Merry Book Flood one and all!

 

You can take the girl out of the rain…

IMG_20171116_075658...but you can never take the rain out of the girl. Growing up in the Pacific Northwest, rain is a constant; we have 90 ways of describing the gray-ness that envelopes the city, lowlands and coasts — and the words differ depending on your location. In my current near-South location, autumn is rapidly coming to a close and yet, the sun still shines — and it’s not that I don’t appreciate the sun, but I miss the life-giving force and comfort of the rain, despite the fact that when I live in the Northwest I must seek the healing power of acupuncture and high-intensisity lights to work through my seasonal depression. When I find neighbors still watering their lawns here, I’m aghast at the wastefulness — for in such a dry climate, how could one use this precious water for such luxury, when we have no idea when next we’ll see it in the sky? If my skin is so parched that no amount of water consumption or moisturizer makes a dent in my appearance or well-being, how must the land feel? It doesn’t take much historical reading to learn that crop failure is routine in the Mid-Atlantic due to weather conditions — early writings of Thomas Jefferson amongst other historical figures clearly indicate the financial boom and ruin of the region based on rain’s presence or absence.

As a Northwesterner, you learn as a child that rain and then snowpack define your level of water-usage throughout the year — no rain and no snow indicate “hold back” and most folks I knew growing up never watered their lawns — this obvious waste of a natural resource was forbodden. You learn to crave the rain, even when it causes traffic snarls, afternoon letheragy (an abundance of caffeine and chocolate cures exist to assist) and an obsession with the latest fleece styles. I suppose it’s possible that those of us that grew up with constant water in the sky are both blessed and cursed with the love of mist, dew, drizzle, sprinkle, downpour (usually only during November i.e. many famous Thanksgiving Day storms), pineapple express, el nino, el nina — and the list goes on. According to The Weather Channel, most PNW cities have less than five days per year with more than one inch of rain — but it rains at minimum, 150 days per year. To compare, New York receives about the same amount of average rain — but 30 more dry days (120 or so wet ones).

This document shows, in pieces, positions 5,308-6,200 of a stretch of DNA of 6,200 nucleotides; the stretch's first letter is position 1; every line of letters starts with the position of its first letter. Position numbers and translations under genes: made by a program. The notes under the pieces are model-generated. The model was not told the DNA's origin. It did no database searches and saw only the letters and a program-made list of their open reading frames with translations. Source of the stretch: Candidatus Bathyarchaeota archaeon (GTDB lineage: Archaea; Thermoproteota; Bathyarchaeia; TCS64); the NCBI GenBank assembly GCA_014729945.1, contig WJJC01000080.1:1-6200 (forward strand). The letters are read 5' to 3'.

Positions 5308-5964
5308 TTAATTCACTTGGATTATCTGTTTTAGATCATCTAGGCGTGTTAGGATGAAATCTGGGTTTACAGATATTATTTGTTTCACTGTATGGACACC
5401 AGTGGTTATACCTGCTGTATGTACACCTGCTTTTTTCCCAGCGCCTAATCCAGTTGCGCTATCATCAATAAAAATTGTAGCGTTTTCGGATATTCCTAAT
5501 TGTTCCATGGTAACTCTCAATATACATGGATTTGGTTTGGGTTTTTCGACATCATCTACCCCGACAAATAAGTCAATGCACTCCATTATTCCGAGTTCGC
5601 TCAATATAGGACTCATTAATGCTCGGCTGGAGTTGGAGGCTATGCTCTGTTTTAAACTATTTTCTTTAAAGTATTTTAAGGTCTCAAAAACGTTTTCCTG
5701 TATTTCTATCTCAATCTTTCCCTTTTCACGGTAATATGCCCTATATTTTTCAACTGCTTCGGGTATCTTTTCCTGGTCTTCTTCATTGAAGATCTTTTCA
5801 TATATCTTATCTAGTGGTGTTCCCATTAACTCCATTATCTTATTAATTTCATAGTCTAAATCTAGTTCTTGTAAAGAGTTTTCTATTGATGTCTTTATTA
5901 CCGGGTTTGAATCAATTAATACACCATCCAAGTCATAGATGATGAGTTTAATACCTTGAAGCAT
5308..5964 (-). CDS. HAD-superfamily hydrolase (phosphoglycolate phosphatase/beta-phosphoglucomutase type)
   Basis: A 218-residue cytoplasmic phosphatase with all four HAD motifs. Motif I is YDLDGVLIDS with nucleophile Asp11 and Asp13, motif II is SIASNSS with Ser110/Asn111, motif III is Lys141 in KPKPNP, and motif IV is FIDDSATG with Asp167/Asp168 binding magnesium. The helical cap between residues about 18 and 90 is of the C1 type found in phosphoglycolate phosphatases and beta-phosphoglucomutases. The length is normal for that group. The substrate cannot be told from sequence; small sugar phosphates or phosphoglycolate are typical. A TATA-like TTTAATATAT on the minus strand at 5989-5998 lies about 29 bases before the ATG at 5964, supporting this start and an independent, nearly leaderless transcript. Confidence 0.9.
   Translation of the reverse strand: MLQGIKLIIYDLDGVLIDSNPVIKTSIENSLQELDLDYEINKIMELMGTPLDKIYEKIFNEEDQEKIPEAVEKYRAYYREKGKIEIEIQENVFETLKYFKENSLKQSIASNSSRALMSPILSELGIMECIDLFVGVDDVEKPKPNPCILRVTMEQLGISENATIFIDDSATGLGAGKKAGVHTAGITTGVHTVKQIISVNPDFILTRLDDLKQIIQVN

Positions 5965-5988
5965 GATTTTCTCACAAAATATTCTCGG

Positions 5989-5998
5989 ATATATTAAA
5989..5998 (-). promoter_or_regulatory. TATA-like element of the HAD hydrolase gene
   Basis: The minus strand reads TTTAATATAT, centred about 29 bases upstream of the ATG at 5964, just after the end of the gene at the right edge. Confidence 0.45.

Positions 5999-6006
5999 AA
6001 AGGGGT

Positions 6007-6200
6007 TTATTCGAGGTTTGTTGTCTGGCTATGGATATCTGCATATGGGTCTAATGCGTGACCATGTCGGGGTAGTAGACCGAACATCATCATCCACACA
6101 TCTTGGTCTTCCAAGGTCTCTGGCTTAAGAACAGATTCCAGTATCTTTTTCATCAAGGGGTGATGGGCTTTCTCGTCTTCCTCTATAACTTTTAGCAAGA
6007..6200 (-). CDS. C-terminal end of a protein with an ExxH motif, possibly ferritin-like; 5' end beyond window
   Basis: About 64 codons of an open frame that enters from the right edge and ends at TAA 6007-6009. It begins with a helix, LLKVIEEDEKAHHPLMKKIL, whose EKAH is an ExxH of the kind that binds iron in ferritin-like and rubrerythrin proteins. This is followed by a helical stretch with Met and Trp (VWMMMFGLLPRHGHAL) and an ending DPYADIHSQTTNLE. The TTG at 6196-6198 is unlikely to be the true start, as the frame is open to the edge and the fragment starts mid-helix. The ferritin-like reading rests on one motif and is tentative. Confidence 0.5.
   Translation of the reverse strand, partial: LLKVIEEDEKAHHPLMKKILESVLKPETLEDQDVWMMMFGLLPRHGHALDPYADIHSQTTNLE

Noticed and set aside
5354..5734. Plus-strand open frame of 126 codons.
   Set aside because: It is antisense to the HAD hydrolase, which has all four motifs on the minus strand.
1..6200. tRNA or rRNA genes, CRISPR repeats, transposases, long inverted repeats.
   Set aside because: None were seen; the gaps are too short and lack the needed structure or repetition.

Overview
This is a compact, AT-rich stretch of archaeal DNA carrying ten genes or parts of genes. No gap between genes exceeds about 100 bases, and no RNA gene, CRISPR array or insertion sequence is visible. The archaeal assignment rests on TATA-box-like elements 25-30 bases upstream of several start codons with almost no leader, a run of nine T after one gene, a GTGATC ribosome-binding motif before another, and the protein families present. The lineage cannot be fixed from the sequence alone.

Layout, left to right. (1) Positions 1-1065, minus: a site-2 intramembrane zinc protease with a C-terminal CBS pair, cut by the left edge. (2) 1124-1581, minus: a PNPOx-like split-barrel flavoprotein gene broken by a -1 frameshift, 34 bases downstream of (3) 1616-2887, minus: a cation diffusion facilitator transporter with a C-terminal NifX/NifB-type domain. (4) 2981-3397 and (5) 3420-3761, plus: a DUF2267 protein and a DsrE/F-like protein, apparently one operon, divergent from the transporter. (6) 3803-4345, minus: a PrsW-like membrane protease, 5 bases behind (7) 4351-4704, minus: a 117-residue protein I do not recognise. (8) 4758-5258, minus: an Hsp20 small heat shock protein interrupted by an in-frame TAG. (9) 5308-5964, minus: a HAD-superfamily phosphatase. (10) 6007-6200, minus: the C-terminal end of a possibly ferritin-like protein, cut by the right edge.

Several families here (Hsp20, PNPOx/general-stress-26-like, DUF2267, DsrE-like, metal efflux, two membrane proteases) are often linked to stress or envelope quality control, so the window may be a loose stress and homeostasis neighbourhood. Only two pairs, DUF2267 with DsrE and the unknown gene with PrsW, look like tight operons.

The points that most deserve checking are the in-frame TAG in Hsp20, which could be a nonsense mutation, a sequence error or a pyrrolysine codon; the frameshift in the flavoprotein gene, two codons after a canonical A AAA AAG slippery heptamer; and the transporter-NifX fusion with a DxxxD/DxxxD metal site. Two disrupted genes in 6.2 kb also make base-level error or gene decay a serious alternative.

As the season of Advent unfolds, thoughts of light, darkness and shades between allow a bit of time for ponderance. Does my ever-watering neighbor continue in their pursuit of a lush lawn because their faith is stronger than mine? It’s a question worth asking, because my faith generall falls to go-slow, ponderous yet sporadic methodology. Does their watering timer provide the comfort of knowing that moisture, will be restored and that light will always follow darkness? Is my lack of watering, a lack of faith that the skies will once again open to reveal both skin and land-saving drizzle or even all-out stormdrain clogging, fat, lucious drops of what we Northwesterners call liquid sunshine?